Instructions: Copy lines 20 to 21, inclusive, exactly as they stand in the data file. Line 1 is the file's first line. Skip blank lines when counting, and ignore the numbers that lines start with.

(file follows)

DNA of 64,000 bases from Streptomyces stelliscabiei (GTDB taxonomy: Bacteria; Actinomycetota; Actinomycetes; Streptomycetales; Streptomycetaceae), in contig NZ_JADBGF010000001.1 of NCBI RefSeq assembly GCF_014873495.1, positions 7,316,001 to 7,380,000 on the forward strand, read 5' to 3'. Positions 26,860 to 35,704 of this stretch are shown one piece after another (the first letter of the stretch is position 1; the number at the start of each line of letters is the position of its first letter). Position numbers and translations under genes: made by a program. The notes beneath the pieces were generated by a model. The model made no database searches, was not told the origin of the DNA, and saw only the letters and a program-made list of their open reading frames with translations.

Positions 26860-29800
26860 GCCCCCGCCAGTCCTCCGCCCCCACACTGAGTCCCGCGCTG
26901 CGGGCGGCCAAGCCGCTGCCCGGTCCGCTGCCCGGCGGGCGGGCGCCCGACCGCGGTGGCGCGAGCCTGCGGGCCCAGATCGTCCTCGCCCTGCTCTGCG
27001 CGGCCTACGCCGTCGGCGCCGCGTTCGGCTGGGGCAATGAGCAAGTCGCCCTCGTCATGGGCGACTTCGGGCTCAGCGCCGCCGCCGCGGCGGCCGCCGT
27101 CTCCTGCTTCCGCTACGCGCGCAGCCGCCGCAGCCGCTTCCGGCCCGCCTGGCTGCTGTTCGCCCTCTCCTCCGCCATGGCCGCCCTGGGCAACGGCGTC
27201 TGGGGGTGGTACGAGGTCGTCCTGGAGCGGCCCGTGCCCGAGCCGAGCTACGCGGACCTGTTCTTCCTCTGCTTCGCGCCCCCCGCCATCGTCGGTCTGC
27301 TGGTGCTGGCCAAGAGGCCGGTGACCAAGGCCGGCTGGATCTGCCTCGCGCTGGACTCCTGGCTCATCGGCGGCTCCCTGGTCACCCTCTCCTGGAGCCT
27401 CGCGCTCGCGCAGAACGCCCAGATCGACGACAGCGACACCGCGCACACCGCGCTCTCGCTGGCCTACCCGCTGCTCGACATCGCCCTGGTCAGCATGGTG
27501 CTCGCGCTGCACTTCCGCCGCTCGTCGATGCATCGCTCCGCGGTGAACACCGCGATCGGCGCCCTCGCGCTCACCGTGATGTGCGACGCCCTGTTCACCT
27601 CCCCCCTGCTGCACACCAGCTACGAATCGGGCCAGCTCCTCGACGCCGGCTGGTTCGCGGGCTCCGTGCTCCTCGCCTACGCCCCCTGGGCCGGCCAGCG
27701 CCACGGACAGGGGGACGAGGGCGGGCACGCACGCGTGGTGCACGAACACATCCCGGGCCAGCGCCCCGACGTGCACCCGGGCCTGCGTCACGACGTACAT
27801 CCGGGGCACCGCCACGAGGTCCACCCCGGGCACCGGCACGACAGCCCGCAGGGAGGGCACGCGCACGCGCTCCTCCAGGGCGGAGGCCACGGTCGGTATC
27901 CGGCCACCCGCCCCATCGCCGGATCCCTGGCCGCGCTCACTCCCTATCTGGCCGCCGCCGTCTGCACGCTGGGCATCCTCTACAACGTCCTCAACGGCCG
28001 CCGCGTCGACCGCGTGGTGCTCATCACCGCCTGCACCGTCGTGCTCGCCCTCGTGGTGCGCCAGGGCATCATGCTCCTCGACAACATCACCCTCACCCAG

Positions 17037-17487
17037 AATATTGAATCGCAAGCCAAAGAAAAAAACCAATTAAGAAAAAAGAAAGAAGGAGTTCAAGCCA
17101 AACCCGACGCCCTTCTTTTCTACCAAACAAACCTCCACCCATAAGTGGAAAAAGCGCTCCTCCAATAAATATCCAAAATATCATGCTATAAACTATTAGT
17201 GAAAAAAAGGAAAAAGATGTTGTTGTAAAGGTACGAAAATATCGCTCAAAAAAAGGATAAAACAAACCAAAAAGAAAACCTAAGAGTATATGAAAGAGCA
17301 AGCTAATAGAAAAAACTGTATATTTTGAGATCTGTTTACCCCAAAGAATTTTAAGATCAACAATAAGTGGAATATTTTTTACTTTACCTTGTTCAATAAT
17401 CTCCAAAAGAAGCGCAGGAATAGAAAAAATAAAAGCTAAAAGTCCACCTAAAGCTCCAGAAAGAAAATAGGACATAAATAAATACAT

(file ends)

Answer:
17301 AGCTAATAGAAAAAACTGTATATTTTGAGATCTGTTTACCCCAAAGAATTTTAAGATCAACAATAAGTGGAATATTTTTTACTTTACCTTGTTCAATAAT
17401 CTCCAAAAGAAGCGCAGGAATAGAAAAAATAAAAGCTAAAAGTCCACCTAAAGCTCCAGAAAGAAAATAGGACATAAATAAATACAT